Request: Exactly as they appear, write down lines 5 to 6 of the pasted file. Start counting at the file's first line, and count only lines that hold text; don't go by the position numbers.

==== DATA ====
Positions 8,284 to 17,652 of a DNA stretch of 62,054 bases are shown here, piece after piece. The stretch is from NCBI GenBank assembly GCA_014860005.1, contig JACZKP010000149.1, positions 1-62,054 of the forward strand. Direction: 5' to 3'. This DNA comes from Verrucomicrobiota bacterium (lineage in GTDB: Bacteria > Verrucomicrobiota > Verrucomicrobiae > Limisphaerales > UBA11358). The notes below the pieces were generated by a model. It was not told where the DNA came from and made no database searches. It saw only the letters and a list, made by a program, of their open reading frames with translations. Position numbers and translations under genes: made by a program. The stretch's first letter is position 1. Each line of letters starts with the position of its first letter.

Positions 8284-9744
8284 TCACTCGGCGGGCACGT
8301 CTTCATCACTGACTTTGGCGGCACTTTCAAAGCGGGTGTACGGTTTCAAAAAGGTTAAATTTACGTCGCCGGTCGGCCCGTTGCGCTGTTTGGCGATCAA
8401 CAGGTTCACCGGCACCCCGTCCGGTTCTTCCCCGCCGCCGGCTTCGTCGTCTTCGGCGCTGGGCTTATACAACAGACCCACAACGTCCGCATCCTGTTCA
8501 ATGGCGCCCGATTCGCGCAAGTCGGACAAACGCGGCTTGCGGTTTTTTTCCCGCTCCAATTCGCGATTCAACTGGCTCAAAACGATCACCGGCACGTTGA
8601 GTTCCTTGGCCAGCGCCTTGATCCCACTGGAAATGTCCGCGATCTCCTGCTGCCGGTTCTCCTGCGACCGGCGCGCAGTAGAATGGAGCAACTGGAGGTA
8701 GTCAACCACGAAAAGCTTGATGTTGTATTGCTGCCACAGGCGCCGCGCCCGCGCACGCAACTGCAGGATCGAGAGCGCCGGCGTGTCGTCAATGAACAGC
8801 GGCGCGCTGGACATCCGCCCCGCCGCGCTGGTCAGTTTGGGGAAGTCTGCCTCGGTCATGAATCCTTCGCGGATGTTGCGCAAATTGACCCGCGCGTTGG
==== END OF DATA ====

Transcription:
8401 CAGGTTCACCGGCACCCCGTCCGGTTCTTCCCCGCCGCCGGCTTCGTCGTCTTCGGCGCTGGGCTTATACAACAGACCCACAACGTCCGCATCCTGTTCA
8501 ATGGCGCCCGATTCGCGCAAGTCGGACAAACGCGGCTTGCGGTTTTTTTCCCGCTCCAATTCGCGATTCAACTGGCTCAAAACGATCACCGGCACGTTGA